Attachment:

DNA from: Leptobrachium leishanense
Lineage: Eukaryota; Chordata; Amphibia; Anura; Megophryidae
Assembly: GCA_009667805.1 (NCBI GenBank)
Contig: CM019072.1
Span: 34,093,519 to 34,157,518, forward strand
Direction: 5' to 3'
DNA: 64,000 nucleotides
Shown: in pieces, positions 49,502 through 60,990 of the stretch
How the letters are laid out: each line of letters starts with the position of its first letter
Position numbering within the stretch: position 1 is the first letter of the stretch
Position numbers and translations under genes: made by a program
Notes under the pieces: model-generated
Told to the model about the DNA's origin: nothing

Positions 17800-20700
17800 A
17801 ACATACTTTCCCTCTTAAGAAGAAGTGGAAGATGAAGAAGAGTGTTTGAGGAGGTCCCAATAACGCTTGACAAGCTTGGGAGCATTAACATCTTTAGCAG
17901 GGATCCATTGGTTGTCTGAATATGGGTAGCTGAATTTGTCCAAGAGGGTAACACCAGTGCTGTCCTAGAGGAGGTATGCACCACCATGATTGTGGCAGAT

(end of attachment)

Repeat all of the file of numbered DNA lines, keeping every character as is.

DNA from: Leptobrachium leishanense
Lineage: Eukaryota; Chordata; Amphibia; Anura; Megophryidae
Assembly: GCA_009667805.1 (NCBI GenBank)
Contig: CM019072.1
Span: 34,093,519 to 34,157,518, forward strand
Direction: 5' to 3'
DNA: 64,000 nucleotides
Shown: in pieces, positions 49,502 through 60,990 of the stretch
How the letters are laid out: each line of letters starts with the position of its first letter
Position numbering within the stretch: position 1 is the first letter of the stretch
Position numbers and translations under genes: made by a program
Notes under the pieces: model-generated
Told to the model about the DNA's origin: nothing

Positions 17800-20700
17800 A
17801 ACATACTTTCCCTCTTAAGAAGAAGTGGAAGATGAAGAAGAGTGTTTGAGGAGGTCCCAATAACGCTTGACAAGCTTGGGAGCATTAACATCTTTAGCAG
17901 GGATCCATTGGTTGTCTGAATATGGGTAGCTGAATTTGTCCAAGAGGGTAACACCAGTGCTGTCCTAGAGGAGGTATGCACCACCATGATTGTGGCAGAT